11th April 2014
Overdraft terms set by lenders are "complex and opaque", the Financial Conduct Authority (FCA) has said.
During a consumer credit market investigation, the regulator found that overdrafts are poor value for money and that many customers struggle to understand the costs.
The research reveals that:
- Many people are unaware of the potential costs of overdrafts
- Many are confused by unarranged overdrafts
- Many customers do not see arranged overdrafts as borrowing and instead treat them as income
- There may be incentives for firms to increase revenue by using overdrafts.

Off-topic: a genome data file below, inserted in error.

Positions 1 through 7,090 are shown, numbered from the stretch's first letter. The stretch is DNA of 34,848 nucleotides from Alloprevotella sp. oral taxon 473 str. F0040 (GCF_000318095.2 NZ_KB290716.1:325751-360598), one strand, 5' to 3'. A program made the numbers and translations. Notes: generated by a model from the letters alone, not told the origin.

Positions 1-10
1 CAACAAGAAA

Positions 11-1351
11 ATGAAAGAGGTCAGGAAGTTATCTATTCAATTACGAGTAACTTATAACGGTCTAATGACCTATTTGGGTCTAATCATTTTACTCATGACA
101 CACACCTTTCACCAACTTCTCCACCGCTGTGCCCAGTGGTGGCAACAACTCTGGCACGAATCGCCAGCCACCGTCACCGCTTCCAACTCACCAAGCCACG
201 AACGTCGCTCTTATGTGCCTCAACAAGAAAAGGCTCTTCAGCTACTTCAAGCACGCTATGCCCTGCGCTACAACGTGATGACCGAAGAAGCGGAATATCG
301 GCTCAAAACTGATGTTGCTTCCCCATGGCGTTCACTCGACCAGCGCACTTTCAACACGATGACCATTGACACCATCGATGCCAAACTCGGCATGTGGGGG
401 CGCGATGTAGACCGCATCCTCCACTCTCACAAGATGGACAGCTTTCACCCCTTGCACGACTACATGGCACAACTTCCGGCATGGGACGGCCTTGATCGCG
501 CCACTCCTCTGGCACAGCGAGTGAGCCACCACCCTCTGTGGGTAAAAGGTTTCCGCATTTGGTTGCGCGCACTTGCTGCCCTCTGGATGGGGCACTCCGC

The FCA will launch a follow-up investigation to examine how lenders set their overdraft limits. The regulator will also look into making some voluntary measures mandatory in the autumn.
Christopher Woolard, director of policy, risk and research at the FCA, said:
"Just about everybody who banks can have access to some sort of overdraft facility - whether they've signed up for it or not. The sheer size of this market is huge and with overdrafts bolted on to over 30 million UK current accounts, we want to make sure it is working well for consumers."
Richard Lloyd, executive director at Which?, said:
"The FCA investigation unto overdrafts is a welcome first step towards putting people back in control of their credit.
"We want to see charges made clearer so that people can compare different borrowing options more easily."